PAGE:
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supernatural character. Hence, at present, they do but partially influence mankind. Yet all who believe in the christian revelation, look forward to a period when these centres of moral life and power, no longer few, nor feeble in operation, shall have a mightier effect on the surrounding world, than has yet been known. 'Lift up thine eyes round about, and see: all they gather themselves together, they come unto thee; thy sons shall come from far, and thy daughters shall be nursed at thy side. Whereas thou hast been forsaken and hated, so that no man went through thee, I will make thee an eternal excellency, a joy of many generations. The Gentiles shall see thy righteousness, and all kings thy glory; and thou shall be called by a new name. Thou shalt also be a crown of glory in the hand of the Lord, and a royal diadem in the hand of thy God. Thou shalt no more be termed forsaken, neither shall thy land any more be termed Desolate ; but thou shalt be called Hephzibah, and thy land Beulah.'

* Isa. lx. lxii.

53

CHAPTER VIII.

THE UNITY OF THE CHURCH.

SECTION I.

GENERAL REMARKS.

Unity, and Union, are frequently employed as synonymous terms; and it is not always, perhaps, of consequence to our present object nicely to distinguish them; though unity, in strictness, refers rather to the state of being one ; union to that actual visible concord and conjunction which is the manifestation of this oneness. The church of God is continually represented in Scripture by images which mark its unity, and the close union of its constituent parts. In Christ 'all are ONE.' There is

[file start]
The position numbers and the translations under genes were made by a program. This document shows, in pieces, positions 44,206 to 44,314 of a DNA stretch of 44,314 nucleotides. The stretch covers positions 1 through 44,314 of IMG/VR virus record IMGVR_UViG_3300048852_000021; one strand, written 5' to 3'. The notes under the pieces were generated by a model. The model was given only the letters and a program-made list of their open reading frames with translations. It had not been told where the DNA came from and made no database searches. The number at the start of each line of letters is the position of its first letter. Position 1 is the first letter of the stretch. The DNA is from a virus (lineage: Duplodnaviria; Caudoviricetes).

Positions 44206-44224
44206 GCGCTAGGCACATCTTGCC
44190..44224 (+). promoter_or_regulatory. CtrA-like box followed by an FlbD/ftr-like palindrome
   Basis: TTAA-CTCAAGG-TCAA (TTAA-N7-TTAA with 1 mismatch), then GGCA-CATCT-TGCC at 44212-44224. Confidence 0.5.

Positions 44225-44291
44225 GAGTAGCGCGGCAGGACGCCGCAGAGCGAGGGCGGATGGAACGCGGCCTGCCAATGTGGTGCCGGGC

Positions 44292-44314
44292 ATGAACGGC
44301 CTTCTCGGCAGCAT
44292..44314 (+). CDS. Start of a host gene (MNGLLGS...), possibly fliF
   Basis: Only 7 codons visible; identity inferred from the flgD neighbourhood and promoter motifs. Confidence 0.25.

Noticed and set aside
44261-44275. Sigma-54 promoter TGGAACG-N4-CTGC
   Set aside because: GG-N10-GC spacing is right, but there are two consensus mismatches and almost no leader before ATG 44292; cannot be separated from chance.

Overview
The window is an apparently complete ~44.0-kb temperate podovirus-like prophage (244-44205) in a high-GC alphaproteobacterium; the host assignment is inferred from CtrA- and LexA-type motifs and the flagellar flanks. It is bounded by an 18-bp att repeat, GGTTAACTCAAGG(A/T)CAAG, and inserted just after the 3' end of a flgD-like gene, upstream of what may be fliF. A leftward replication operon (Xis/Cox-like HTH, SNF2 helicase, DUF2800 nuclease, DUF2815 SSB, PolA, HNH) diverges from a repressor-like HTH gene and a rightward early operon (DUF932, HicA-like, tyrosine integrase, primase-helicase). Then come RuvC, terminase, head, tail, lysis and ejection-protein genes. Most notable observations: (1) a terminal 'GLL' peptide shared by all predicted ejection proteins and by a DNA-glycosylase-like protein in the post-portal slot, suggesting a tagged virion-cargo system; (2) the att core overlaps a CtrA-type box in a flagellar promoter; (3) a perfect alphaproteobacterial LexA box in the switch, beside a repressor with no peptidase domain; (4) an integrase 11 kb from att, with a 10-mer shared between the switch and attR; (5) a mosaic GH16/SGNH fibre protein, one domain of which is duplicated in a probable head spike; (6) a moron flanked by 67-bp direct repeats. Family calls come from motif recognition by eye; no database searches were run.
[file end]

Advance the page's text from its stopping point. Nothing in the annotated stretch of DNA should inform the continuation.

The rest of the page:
There is one body'~'one bread, or loaf— one new man'-one fold. The church is 'a vine'—' a vineyard—' a husbandry — a building'_' a house'—' a temple'_' a family' - a brotherhood'-' the household of faith'“the city of Jehovah'— the holy mountain’

the Zion of the holy one of Israel — the bride, the Lamb's wife, the holy Jerusalem.'

As Schism is opposed to Unity, in order to form an accurate estimate of the former, we must endeavour to ascertain the nature of the latter. Now, in the case of any secular society, unity of design, and union in pursuing it, do not of necessity imply uniformity in all the opinions and practices of the members, even with regard to the mode of attaining the desired ends. Variety, here, within certain limits, is of little consequence, provided such a degree of sameness in purpose and in action prevail, as is essential to the character and objects of the society. We have examples of this in many of the associations which have been formed to promote the temporal welfare of men. Does the church of Christ universal, lawfully admit of any such variety? Or, is external uniformity, either æcumenical or national, in organization and in rites, the appropriate-nay, the indispensable characteristic of its unity?